Contrary to what you may have seen in the movies, witches and wizards prefer to look old. Age equals knowledge, and knowledge equals power, and power above all else is what magic users find attractive. Larger ears and noses, gray hair, a gravelly voice: these are relatively simple things that wizards and witches use to make themselves look older than their years. Liver spots, being a two-dimensional glamour, are particularly popular with young magicians who haven't yet mastered the third dimension. This is not to say that they do not see the appeal in a shapely knight or lithe princess, merely that among themselves, aged is better.

This is also not to say that witches and wizards are prudes. Quite the opposite. What grand appeal does a young body hold when one can add extra arms or legs to a body? Or summon a fey who has spent the last three hundred years honing its ability to tickle? Or consider Alexandra of Thebes, who would sometimes turn herself into an electric eel and her lover into a pool of water. Your would-be bedroom athletes cannot hold a candle to the experiences a good magician can provide.

Neither wizards nor witches, however, are given to cuddling.

Sunday, November 22, 2009

Hiroshima Mindstream

I just got facebook friended by Keith Linton. I encountered his multimedia (often acrylic, plastic, and canvas) work a few years ago and really liked it. There was one piece in particular, Mindstream, that stuck out in my mind. I had a postcard of it in front of me while later attending a lecture by Carol Mayor on Hiroshima Mon Amour, and the two media (four media?) started to mix and mingle in my head, the flashes of Hiroshima imagery on Powerpoint, the steady but dim image of Mindstream on the table in front of me. What resulted was a poem called "Hiroshima Mindstream," which never made it into the ekphrastic journals but was included in my second chapbook, Riff Raff, which consists solely of poems based on other works - paintings, poems, graffiti, movies, etc. The poem is below, and to see Keith's piece, visit his website and go to the works section (Mindstream is in the first column, third row).

Hiroshima Mindstream

One side of the canvas is lying

No line recovers so smoothly

So quickly

After this multicolored devastation

Babble of Hiroshimatic Japanese

An instant overflown

From 31,000 feet the impact site is small as a marble, or the bomb is small as a marble, or the marble flattens and expands to cover the ground in glass, a Borgesian map of its own destruction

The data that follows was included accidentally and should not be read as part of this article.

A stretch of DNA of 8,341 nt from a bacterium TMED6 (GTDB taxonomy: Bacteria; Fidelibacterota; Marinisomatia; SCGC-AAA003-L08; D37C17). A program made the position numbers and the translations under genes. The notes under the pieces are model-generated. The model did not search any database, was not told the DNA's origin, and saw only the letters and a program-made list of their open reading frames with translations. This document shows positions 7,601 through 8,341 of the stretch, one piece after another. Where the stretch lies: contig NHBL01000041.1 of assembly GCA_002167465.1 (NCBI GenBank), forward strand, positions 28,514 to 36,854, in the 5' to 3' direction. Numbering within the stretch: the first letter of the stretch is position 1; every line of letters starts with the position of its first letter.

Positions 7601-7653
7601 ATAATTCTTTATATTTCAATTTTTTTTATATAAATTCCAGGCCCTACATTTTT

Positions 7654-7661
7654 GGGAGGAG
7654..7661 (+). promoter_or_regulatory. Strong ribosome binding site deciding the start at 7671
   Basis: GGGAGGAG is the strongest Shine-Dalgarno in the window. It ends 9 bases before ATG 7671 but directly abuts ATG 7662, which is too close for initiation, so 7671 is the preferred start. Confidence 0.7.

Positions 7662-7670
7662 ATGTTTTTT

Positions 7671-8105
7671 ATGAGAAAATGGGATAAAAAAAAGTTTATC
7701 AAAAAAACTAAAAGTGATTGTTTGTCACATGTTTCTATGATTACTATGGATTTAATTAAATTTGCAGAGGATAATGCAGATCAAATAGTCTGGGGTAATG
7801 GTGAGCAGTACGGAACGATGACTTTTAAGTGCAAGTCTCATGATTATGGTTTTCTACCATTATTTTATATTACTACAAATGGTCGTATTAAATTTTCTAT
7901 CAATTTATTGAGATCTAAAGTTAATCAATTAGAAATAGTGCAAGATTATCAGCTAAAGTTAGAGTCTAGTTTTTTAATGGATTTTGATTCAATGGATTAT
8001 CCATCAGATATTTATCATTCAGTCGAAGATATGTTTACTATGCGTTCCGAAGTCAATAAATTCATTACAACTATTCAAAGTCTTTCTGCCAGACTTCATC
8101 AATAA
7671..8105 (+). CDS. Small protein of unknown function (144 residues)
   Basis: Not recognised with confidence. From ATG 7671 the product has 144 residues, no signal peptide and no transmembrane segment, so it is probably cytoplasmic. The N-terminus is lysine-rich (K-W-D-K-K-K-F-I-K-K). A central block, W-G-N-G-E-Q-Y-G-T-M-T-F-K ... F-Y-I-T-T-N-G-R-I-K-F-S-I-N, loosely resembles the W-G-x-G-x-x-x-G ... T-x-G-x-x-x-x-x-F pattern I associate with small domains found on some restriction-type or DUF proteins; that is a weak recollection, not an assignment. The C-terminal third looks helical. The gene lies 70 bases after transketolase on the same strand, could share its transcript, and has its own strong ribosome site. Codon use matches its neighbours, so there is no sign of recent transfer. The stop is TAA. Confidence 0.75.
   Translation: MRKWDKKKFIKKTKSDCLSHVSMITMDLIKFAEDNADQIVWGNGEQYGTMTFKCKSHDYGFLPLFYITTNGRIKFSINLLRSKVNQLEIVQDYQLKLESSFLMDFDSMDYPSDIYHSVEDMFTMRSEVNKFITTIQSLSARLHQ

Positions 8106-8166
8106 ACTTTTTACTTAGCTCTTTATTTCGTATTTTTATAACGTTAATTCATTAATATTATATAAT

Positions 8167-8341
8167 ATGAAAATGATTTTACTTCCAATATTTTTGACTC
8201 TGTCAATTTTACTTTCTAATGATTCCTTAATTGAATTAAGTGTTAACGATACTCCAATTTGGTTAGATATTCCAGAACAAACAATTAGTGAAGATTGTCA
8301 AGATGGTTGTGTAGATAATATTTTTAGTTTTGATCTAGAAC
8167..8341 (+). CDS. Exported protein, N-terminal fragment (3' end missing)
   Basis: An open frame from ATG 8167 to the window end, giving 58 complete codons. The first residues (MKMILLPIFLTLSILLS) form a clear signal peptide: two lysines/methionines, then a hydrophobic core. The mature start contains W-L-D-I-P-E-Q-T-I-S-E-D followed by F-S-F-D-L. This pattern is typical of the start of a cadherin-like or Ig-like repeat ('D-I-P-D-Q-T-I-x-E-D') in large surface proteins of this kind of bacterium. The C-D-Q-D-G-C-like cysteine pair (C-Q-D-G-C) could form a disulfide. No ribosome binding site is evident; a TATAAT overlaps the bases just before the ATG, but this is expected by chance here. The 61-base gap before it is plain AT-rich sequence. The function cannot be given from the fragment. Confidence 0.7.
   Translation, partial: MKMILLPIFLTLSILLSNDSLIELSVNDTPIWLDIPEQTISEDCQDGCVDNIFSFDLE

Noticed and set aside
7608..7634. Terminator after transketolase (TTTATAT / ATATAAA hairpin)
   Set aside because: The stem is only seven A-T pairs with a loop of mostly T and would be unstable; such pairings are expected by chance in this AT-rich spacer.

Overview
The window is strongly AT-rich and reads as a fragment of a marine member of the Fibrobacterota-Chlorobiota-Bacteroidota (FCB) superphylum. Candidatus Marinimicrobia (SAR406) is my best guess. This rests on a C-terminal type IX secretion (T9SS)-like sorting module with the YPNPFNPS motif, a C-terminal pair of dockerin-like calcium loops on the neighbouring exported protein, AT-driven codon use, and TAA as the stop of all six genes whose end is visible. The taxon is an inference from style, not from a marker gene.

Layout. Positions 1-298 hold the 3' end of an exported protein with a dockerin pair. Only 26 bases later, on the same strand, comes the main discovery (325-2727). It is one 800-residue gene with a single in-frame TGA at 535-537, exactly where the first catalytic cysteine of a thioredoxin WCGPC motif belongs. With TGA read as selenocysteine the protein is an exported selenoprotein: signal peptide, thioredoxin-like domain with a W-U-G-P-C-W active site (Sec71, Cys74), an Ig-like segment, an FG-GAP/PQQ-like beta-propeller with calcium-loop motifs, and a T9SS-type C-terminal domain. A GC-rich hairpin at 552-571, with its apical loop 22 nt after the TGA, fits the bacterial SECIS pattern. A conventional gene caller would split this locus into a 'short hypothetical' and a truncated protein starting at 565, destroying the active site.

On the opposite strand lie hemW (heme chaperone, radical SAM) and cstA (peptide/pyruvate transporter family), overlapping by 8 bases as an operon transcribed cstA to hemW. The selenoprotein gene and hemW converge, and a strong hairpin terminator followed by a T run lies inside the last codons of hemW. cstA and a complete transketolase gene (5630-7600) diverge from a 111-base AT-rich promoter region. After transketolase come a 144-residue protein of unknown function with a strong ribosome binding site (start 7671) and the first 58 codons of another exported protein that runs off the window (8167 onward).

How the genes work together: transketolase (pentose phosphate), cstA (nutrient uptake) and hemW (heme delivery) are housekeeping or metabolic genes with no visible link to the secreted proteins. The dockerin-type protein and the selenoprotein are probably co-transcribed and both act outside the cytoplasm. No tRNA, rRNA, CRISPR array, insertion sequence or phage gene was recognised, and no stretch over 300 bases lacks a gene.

Cobblestones become Venice

Pompeii streets fused with soles

This is not the roundness of a marble

No karma, no chakra

This is the door burst as the eyes of a woman looking at Little Boy

The floor fallen away as the jaw of a boy radiated, all teeth and roof of mouth and too soon this roof too will rot

Encapsulation shifts impossible as

skin bubbles and organs no longer hold

their place

Not sciomancy but anthropomancy

This is the memory betrayed

Memory recognizing itself in broken mirrors, recognizing the mirrors are not really broken

Perhaps this is not a lie

Perhaps I need it to be a lie

Thursday, November 19, 2009

Community and Individual

If you're a college professor who has never mandated that your students meet with you individually at least once during the semester for a significant amount of time (say, at least 20 minutes), you should try it. Once a semester, I'll cancel class for the week and meet with each of my students in half-hour blocks. I usually try to schedule this such that we can discuss the most difficult project of the semester. In a composition course, that's the third one, wherein they identify/contextualize a problem in their local communities and offer a solution to said problem. In literature, it's an earlier paper, generally because I introduce literary theory (e.g. Feminism, Marxism, Structuralism) at a pretty early point. In creative writing, it depends on my feel for the class - things tend to be more fluid in my creative writing courses than the others, and I try in any course to react to the needs of my students.